No matter where you turn you’re going to meet people with varying spiritual and religious beliefs. Everyone has the right to choose what religion he or she wishes to follow, but does he have the right to bring those beliefs into the workplace?
Generally there is a very defined line between work and religion; a line that keeps each completely separate. While employers won’t discriminate against employees based on their religious beliefs, they may or may not have rules regarding religious displays within the workplace.
Here’s where the line gets a little fuzzy. Perhaps your company has a dress code governing hairstyles, clothing choices, and even makeup. What if one of these rules contradicts and individual’s religoius beliefs? Are you required to make an exception to the rule? In most cases you would need to do so in order to avoid being accused of harassment or discrimination.
I’m familiar with at least one or two organisations that prohibit employees from decorating their office spaces for the holidays. They company itself chooses to display holiday season adornments that are not targeted at any specific religious holiday. They feel this will keep their employees in the spirit of the season without creating discontent because one religious group is represented more than another.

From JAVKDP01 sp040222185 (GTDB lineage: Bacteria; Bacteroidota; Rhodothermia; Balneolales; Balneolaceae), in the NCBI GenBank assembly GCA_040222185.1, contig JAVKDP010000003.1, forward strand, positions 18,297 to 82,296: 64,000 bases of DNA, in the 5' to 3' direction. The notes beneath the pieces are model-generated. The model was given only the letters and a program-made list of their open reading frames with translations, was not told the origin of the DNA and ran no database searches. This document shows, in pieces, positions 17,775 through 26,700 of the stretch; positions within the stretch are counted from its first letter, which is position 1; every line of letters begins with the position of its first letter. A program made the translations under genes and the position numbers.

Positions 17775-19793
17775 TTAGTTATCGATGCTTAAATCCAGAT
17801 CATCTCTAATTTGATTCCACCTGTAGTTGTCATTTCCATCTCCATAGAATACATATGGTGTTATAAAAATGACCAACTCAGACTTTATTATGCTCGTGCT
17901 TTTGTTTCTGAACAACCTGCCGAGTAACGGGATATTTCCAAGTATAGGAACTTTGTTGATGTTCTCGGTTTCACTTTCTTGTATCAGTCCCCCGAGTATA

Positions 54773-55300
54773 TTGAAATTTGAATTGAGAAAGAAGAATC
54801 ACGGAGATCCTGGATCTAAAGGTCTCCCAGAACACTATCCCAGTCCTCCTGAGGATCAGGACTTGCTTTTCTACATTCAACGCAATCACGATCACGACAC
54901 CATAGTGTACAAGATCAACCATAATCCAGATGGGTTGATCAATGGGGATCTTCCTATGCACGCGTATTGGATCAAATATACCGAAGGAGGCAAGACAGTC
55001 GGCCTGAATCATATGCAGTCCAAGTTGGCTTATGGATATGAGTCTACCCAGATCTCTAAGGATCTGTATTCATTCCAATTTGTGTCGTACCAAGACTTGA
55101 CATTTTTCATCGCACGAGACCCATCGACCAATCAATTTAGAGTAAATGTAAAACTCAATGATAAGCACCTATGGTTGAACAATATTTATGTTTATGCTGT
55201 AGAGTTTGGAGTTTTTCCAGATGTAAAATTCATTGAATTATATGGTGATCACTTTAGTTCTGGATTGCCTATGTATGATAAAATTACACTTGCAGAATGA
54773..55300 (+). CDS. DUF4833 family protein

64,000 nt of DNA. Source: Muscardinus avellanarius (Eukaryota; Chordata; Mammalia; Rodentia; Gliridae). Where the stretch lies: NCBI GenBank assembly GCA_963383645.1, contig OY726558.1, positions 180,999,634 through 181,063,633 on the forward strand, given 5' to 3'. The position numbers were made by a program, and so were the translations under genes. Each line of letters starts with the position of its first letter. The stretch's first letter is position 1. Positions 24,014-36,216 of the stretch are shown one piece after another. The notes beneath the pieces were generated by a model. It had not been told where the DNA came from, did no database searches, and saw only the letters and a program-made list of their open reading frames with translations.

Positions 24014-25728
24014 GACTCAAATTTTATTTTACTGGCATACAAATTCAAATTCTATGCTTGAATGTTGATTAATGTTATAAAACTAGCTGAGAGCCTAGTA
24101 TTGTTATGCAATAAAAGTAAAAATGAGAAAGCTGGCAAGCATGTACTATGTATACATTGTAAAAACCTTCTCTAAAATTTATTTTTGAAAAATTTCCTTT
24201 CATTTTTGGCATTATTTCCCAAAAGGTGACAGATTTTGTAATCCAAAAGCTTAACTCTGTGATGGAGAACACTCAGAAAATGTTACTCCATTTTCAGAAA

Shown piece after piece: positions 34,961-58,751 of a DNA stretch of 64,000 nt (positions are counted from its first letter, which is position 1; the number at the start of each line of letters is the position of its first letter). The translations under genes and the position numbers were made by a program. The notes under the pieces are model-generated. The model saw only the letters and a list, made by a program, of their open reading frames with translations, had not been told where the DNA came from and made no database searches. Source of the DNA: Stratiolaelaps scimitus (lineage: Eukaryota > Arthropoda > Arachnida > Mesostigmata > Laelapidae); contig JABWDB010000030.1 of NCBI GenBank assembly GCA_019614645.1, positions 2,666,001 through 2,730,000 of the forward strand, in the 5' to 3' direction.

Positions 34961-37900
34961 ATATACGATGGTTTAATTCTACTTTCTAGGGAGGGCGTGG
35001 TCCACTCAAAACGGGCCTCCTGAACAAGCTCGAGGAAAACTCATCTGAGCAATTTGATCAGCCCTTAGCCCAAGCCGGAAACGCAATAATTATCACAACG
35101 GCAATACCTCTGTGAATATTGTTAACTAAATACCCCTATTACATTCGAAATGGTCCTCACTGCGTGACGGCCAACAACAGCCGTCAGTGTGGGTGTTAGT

The truth of the matter is that the workplace today is comprised of a myriad of different genders, races, and religious beliefs. While you and your organisation may take a “religion free” stance when it comes to defining your workplace, this doesn’t mean that different individuals won’t challenge that decision or that you won’t inadvertently make a comment that is misconstrued as discrimination or harassment.
The moral of the story: be careful what you say and do, regardless of your own religious beliefs. Are you prepared to handle religious controversy in the workplace? Have you had a difficult situation in your office already?
Updated on: 19 January, 2009
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